Because I really, really, hated Mick. Yes, I could read and understand why he was the way he was. I could appreciate that he grew and changed. But all in all he was not a guy I’d ever care to know—friend or date. That’s just a personal thing. He’s not a bad character, I just have little patience with his basic personality type in real life, thus I took it out on Mick. I really think that if I would have built a reader-relationship with him in Reasonable Doubt I would have liked him better in Pickup Games. ;)

On the other hand, I really liked Cara. She was someone I could admire and relate to. She has spunk, poise, and a great attitude. I’d also love to know Pablo and Julie, they can have me over to dinner any time.

There’s one more thing that I took away from Pickup Games that really made it worthwhile for me: the contemplative message Mick and Cara receive from one of the coaches they are interviewing. Basically, there are more things to consider in life than just money and prestige. A career can be just as successful for the big time or little time player depending on what they bring to the table and what they want to take away when it’s all said and done. Good food for thought and something I definitely needed to be reminded of these past few weeks.

Now, the basketball element. How did that work out for me? It honestly wasn’t as painful as I feared (sorry Marcia). The games and information addressed weren’t just thrown in to try and create a different angle. They were there as every good story element should be: to advance the story and help you understand the characters better. Marcia didn’t overwhelm every page with description that someone who doesn’t watch or participate in the sport would find foreign or distracting. I made it through in just a few days and came out the other side satisfied with what I’d read. I think I really do need to repent and pick up a copy of Reasonable Doubt, though.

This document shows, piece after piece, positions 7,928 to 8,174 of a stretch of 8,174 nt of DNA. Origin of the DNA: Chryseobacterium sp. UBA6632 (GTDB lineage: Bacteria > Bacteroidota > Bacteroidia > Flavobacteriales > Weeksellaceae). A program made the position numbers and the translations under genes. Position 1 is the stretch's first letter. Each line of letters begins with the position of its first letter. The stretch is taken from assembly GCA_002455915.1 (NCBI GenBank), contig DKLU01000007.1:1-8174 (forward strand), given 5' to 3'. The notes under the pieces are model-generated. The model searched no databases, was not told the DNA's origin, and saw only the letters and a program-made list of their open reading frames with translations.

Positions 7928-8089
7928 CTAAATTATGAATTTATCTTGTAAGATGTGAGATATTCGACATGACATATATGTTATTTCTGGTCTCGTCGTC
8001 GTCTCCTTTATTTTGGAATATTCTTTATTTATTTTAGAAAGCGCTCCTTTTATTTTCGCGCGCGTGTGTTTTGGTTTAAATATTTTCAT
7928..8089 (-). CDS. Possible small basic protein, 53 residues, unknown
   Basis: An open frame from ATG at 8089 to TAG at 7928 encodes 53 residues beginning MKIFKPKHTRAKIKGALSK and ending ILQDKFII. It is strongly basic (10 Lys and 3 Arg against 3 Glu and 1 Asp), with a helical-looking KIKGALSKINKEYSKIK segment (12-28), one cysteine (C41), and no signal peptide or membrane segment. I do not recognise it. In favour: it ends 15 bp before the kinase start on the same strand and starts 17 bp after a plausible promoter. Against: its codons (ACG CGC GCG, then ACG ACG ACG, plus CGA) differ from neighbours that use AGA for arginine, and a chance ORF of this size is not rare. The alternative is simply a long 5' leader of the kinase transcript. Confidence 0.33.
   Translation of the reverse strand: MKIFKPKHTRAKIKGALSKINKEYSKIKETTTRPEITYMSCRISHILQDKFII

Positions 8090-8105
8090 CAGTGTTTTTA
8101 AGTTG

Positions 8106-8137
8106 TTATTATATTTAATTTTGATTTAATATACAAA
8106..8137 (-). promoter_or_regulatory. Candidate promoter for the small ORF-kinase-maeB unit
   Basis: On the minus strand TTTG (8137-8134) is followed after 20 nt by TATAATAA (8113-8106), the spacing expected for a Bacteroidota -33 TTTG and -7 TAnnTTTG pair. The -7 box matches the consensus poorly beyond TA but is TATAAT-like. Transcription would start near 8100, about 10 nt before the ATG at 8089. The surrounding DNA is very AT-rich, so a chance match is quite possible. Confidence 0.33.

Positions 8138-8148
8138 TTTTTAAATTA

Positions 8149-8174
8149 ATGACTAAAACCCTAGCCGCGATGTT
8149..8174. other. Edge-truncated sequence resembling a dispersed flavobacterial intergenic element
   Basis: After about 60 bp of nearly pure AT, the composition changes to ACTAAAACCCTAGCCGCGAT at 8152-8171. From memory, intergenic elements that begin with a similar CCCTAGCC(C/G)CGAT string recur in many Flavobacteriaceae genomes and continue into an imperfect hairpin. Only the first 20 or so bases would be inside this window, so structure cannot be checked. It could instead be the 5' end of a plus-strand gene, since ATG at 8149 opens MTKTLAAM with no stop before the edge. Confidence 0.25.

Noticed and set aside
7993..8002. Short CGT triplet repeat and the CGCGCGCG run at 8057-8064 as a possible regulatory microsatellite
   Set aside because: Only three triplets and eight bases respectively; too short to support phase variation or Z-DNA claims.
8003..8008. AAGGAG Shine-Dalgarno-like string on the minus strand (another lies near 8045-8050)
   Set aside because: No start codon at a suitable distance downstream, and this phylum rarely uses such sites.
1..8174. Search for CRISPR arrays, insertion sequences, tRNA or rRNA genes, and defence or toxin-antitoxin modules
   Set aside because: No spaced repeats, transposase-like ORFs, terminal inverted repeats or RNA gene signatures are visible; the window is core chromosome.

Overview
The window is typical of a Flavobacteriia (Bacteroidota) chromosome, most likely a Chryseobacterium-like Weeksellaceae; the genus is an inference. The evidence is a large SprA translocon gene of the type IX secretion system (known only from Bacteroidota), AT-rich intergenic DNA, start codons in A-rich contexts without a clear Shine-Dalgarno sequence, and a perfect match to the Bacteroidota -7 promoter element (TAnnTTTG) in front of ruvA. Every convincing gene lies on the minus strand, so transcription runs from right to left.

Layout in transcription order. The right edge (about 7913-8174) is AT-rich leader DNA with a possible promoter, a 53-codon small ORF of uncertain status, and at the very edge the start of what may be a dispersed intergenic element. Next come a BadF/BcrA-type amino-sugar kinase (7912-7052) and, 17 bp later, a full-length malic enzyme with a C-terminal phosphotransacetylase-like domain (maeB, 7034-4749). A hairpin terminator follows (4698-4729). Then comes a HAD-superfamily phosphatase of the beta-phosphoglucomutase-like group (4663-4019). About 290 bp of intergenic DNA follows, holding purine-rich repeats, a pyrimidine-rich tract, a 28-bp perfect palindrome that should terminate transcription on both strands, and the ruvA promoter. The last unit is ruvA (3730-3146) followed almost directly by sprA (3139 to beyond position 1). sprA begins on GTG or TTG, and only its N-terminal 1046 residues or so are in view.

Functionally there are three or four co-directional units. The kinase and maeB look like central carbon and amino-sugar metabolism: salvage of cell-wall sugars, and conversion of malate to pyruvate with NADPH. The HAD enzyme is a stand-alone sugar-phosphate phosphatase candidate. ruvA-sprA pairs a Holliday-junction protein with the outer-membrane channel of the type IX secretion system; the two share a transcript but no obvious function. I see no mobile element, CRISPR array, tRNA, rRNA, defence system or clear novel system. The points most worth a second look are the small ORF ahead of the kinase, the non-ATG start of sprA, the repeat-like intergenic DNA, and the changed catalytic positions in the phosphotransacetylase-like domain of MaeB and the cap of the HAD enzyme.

Here’s the long and short of it: Love sports and love romance? Pickup Games is a good book for you. Loved Reasonable Doubt and care about what happens to Mick? Pickup Games is definitely for you. Love romance but sports, not so much? Don’t let the basketball on the cover scare you away. It may not become your favorite book, but you won’t be disappointed by the interpersonal aspects of the story.

Friday, June 12, 2009

I Can’t Believe It’s Food Storage by Crystal Godfrey

Here’s a fun new food storage recipe book. Wait! Wait! Before you flip to another blog let me explain why. See, I know a few of those happy homemaker women whose wheat grinder has a place of honor in their kitchen and everything they make is totally healthy and just a little bit . . . weird.

Admit it. You know a few of them, too. They’re the ladies who actually have their year, two year, whatever supply of food, bake their own bread every day and know how to can anything that doesn’t walk and talk. They make the rest of us (who have never made a cake without the little cardboard box- I mean really, why should you?) feel just a little bit bad. Plus, we know for sure our children would never stand for wheat berry skillet dinner in place of their hamburger helper. It just ain’t going to happen. Food storage just gets a bad rap, commandment or not.

So, why would I be excited about I Can’t Believe It’s Food Storage by Crystal Godfrey? Because the very first recipe that caught my eye was for Blender Wheat Pancakes. See, Crystal’s recipe called for simply dump all the ingredients (including the whole wheat grain) into a blender, mix and go. Yep. This was a girl who knew how to speak my language.